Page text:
Induction Of Graft-versus-Host Disease As Immunotherapy For Relapsed Chronic Myeloid Leukemia

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The ability of allogeneic bone marrow transplantation to cure chronic myeloid leukemia (CML) is due to both the conditioning regimen and the antileukemic effects of the lymphocytes in the grafted marrow. We studied the ability of interferon alfa-2b and infusions of mononuclear cells from the marrow donor to induce a graft-versus-leukemia reaction in patients with CML in relapse after bone marrow transplantation.


Eleven patients with relapsed CML after allogeneic bone marrow transplantation were treated with interferon alfa-2b and infusions of mononuclear cells. The patients were monitored for toxic effects, for hematologic and cytogenetic responses, and, with use of the polymerase chain reaction, for elimination of cells containing the bcr/abl messenger RNA transcript characteristic of the leukemic cells.


Six of the eight patients with stable CML after relapse had complete remissions according to molecular genetic criteria, since no cells with bcr/abl messenger RNA transcripts were detected (the method can identify 1 leukemic cell among 1 million normal cells). The three patients with accelerated CML after relapse did not enter remission. Myelosuppression was prominent in eight patients. Grade I acute graft-versus-host disease (GVHD) occurred in six patients, and grade III acute GVHD occurred in three. Limited chronic GVHD developed in five patients.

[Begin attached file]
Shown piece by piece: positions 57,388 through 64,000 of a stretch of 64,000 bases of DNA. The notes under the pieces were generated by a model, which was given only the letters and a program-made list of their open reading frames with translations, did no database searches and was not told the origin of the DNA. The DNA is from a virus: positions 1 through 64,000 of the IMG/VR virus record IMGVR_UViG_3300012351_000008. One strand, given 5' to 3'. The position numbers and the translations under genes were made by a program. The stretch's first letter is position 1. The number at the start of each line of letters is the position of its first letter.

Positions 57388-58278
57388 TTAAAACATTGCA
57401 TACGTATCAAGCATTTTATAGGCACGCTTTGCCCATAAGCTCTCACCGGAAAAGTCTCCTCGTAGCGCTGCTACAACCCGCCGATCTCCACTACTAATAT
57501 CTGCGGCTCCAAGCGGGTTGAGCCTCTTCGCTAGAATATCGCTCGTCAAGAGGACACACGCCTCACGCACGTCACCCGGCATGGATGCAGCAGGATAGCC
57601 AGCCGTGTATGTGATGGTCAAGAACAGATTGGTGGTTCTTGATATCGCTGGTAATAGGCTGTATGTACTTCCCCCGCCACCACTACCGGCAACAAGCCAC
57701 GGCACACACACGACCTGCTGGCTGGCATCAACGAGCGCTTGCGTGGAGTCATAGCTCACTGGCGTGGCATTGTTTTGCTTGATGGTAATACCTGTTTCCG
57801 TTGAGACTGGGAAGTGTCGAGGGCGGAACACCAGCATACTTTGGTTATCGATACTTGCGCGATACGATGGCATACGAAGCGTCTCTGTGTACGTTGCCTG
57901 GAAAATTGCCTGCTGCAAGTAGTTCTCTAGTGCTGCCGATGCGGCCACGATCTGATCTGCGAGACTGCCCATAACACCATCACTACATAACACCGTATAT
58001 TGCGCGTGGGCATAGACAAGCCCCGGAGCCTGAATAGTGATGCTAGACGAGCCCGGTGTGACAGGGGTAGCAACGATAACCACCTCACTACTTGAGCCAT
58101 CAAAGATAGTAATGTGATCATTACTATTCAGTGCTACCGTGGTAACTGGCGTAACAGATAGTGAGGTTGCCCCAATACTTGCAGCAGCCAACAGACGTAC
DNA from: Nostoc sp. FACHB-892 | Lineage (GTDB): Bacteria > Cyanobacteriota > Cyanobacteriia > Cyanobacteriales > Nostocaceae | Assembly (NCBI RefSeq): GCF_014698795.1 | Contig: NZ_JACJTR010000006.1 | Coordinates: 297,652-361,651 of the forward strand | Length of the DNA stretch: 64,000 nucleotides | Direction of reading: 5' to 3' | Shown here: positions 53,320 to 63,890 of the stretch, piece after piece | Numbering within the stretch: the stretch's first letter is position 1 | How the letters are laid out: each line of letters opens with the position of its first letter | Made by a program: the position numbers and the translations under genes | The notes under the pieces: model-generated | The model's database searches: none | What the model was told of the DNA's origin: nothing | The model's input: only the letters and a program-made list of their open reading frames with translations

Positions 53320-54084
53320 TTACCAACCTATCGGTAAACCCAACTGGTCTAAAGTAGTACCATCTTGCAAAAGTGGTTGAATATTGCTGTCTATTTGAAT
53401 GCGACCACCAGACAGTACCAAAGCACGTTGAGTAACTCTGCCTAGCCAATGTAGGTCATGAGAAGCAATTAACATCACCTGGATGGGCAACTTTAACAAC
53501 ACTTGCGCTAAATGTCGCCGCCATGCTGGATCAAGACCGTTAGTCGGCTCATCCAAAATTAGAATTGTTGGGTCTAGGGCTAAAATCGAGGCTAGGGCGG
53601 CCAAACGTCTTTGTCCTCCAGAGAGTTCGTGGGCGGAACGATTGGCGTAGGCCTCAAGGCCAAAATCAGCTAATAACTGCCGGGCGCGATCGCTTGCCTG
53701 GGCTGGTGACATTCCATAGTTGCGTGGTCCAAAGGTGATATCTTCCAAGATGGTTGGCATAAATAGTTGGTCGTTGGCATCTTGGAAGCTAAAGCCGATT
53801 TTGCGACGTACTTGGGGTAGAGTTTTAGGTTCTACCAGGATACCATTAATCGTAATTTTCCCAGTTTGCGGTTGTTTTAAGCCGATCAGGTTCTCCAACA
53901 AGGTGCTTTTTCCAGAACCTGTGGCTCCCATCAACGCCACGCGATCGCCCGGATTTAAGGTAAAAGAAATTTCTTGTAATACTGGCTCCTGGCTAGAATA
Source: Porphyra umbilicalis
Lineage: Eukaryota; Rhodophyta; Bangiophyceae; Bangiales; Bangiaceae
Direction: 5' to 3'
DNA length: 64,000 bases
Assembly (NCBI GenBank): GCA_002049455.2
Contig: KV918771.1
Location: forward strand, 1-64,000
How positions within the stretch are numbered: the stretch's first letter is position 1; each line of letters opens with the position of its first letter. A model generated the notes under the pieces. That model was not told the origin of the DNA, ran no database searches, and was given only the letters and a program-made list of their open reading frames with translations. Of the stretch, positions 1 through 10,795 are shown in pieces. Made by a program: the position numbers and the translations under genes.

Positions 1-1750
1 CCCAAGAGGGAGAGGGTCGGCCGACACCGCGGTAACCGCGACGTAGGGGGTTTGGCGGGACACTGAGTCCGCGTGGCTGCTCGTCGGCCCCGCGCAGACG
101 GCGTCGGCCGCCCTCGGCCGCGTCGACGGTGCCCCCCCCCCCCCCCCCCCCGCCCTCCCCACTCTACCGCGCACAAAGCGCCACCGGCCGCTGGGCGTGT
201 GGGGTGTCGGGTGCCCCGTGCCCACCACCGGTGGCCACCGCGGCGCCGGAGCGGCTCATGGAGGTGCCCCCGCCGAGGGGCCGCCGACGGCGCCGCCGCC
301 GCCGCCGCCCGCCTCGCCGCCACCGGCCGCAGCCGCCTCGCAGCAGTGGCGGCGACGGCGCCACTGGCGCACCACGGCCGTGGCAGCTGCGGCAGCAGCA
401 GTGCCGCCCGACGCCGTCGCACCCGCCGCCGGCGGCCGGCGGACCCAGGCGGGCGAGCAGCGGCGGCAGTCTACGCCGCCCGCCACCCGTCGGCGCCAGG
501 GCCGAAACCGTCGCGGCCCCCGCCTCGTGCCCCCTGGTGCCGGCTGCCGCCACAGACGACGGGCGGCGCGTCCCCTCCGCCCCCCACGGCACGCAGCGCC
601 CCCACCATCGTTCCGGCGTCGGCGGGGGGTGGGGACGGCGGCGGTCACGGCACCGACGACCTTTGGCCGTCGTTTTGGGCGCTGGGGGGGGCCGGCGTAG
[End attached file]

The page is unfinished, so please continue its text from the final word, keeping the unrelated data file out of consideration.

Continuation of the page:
The induction of a graft-versus-leukemia reaction with interferon alfa-2b and infusions of donor mononuclear cells in patients with CML in relapse after bone marrow transplantation is an effective antileukemic therapy that may offer an alternative to a second marrow transplantation. (N Engl J Med 1994;330:100-6.)

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